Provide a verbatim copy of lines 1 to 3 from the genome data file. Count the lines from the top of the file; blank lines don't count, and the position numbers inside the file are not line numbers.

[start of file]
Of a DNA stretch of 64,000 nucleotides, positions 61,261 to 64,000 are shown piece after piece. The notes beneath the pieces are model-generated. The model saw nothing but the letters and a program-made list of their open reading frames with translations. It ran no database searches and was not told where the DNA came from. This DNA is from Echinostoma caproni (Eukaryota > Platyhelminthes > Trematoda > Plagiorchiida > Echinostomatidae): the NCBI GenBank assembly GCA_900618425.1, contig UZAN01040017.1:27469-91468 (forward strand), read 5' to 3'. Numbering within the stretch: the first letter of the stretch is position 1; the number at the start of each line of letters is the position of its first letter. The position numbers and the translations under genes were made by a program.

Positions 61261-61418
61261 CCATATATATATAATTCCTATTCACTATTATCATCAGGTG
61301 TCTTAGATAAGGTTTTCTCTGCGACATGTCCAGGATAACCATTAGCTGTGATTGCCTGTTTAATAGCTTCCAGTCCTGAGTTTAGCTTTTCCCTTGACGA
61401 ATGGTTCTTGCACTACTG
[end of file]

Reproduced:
Of a DNA stretch of 64,000 nucleotides, positions 61,261 to 64,000 are shown piece after piece. The notes beneath the pieces are model-generated. The model saw nothing but the letters and a program-made list of their open reading frames with translations. It ran no database searches and was not told where the DNA came from. This DNA is from Echinostoma caproni (Eukaryota > Platyhelminthes > Trematoda > Plagiorchiida > Echinostomatidae): the NCBI GenBank assembly GCA_900618425.1, contig UZAN01040017.1:27469-91468 (forward strand), read 5' to 3'. Numbering within the stretch: the first letter of the stretch is position 1; the number at the start of each line of letters is the position of its first letter. The position numbers and the translations under genes were made by a program.

Positions 61261-61418
61261 CCATATATATATAATTCCTATTCACTATTATCATCAGGTG